The Eurocommunists dismissed the members of the Star faction as “tankies”, “because they were supposed to have applauded when the Soviet Union sent tanks into Czechoslovakia”, while the Star faction in turn blamed the Eurocommunists for “betraying communism”. In 1988 the Eurocommunists expelled the tankies from the party, though that didn’t save it: the CPGB gradually disappeared from view through a series of name changes and mergers that severed its connection with its past.

In the meantime, a new Communist Party – the CPB – emerged to take over the Morning Star, which was still following the Kremlin’s line, even as the Soviet Union fell apart. “GDR unveils reforms package” was its front-page headline the day after the Berlin Wall started coming down. “The German Democratic Republic is awakening,” the story said, quoting the version of events provided by East Germany’s ruling Socialist Unity Party. “A revolutionary people’s movement has set in motion a process of serious upheaval . . . The aim is dynamically to give socialism more democracy.”

More than 25 years later, the Morning Star has still not lost “its reputation for bone-headed Stalinism”, says Paul Anderson, a former editor of the socialist weekly Tribune. “It runs articles extolling the virtues of single-party ‘socialist’ states on a regular basis – North Korea, Cuba, China, Vietnam. Its default position on just about everything happening in the world is that anything any western power supports – but particularly the United States – must be opposed, which has led to it cheering on Putin, Hamas, Assad and a lot of other real nasties.”

Jim Denham, who blogs under the name Shiraz Socialist, says the Star’s coverage of Ukraine “has been a dishonest pro-Putin disgrace”. He is even more scathing about its anti-EU stance, saying it “plumbs the depths of reactionary Little England nationalism”.

Chacko insists the Morning Star has “no sympathy” with the government of Russia. He calls himself a “big fan” of China, which is perhaps no surprise, given that he lived there for several years after studying Chinese at university, yet it isn’t clear how much his personal views matter. Attempts to revitalise an editorial line that Paul Anderson says has always been “ploddingly traditional” will inevitably be hindered by the Morning Star being tethered to the programme of the CPB, The Road to Socialism, which concludes: “For the sake of humanity, the future is communism.”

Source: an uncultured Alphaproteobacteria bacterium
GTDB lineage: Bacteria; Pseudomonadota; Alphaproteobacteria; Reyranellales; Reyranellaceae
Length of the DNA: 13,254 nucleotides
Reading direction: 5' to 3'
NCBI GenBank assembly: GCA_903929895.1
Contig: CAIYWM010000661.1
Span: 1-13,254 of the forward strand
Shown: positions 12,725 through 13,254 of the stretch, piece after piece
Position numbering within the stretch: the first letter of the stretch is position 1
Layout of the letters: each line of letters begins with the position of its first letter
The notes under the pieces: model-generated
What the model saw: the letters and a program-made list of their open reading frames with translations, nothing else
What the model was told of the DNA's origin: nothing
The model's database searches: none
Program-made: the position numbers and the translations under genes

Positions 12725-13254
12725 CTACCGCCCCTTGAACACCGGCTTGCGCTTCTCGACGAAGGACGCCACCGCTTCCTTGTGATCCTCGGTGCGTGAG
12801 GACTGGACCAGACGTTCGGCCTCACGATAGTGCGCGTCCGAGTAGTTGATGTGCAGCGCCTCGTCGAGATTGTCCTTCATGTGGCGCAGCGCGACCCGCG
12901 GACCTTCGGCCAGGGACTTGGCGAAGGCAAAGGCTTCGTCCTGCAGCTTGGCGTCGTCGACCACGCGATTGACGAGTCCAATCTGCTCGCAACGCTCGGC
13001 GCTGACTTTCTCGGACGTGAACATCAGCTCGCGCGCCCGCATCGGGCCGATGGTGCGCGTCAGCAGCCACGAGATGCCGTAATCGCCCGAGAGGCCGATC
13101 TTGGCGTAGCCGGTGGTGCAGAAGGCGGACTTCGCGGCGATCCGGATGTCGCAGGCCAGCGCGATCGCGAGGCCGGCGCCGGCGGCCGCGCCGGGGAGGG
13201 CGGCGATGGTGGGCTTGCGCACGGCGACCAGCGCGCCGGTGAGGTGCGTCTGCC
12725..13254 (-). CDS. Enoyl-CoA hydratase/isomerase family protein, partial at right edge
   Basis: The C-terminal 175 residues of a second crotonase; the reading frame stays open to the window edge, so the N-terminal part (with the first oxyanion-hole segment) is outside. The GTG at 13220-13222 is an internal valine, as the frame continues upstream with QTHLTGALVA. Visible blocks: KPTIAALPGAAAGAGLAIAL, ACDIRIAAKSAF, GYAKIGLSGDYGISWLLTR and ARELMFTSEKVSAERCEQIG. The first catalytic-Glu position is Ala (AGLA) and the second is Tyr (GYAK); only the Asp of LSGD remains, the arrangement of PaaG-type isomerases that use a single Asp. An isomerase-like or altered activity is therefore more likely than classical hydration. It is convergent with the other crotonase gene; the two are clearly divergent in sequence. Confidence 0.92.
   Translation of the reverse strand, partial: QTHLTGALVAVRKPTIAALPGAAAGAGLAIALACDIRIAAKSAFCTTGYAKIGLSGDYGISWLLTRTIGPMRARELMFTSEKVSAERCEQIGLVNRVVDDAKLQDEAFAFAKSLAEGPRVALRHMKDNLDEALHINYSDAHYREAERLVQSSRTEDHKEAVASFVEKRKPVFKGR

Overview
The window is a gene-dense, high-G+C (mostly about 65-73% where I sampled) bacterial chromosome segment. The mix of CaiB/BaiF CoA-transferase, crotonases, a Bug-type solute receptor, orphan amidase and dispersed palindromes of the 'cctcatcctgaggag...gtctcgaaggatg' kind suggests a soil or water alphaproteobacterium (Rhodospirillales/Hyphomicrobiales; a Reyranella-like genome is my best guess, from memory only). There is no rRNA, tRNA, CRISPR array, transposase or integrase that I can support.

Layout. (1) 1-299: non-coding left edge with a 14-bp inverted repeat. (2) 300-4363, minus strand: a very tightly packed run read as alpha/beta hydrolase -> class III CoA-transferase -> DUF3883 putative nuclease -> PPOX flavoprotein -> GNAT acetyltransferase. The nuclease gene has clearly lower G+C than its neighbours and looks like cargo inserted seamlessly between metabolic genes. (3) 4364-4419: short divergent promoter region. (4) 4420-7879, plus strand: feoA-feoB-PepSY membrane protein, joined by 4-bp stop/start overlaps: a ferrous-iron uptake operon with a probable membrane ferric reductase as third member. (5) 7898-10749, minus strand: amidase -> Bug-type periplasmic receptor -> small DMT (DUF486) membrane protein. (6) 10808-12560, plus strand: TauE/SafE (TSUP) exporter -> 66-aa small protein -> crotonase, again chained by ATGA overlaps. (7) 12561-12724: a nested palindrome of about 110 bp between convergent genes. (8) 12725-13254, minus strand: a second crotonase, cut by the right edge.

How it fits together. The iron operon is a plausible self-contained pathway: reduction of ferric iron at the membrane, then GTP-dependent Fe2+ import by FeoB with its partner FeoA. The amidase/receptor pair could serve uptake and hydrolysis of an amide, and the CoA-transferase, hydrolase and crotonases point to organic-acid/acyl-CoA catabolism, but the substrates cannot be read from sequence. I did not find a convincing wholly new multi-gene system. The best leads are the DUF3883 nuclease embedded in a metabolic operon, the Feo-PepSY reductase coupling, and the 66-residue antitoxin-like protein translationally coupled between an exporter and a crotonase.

Robert Griffiths, the party’s general secretary, says the programme is broad enough to win the support of many people on the left, even if it hasn’t won the support of the groups that call themselves communist. There are at least ten of them, according to Griffiths, including the Communist Party of Great Britain (Provisional Central Committee), the Communist Party of Britain (Marxist-Leninist) and the Communist Party of Great Britain (Marxist-Leninist). “It’s a bit Monty Python-esque,” he says. “We’re ten times bigger than all the others put together, but I won’t make too much of that, because we’re still pretty small.”

He maintains the relationship between paper and party has changed. The People’s Press Printing Society is now run by a management committee that includes representatives of nine national trade unions, each of which contributes £20,000 to the paper’s costs and “they wouldn’t do that if it was a communist front”. Griffiths maintains that the involvement of non-communists is “genuine and substantial”, though he concedes that the relationship between paper and party remains strong: he was in William Rust House on the same day as I was, to attend the monthly meeting of the CPB’s political committee. Chacko is also a committee member and he was attending the meeting, though Griffiths said he wouldn’t be “taking orders”.

“I don’t tell him what to put in the paper, and I don’t agree with everything that’s in it: that’s the nature of a broad-left paper. I think we have a clear separation.”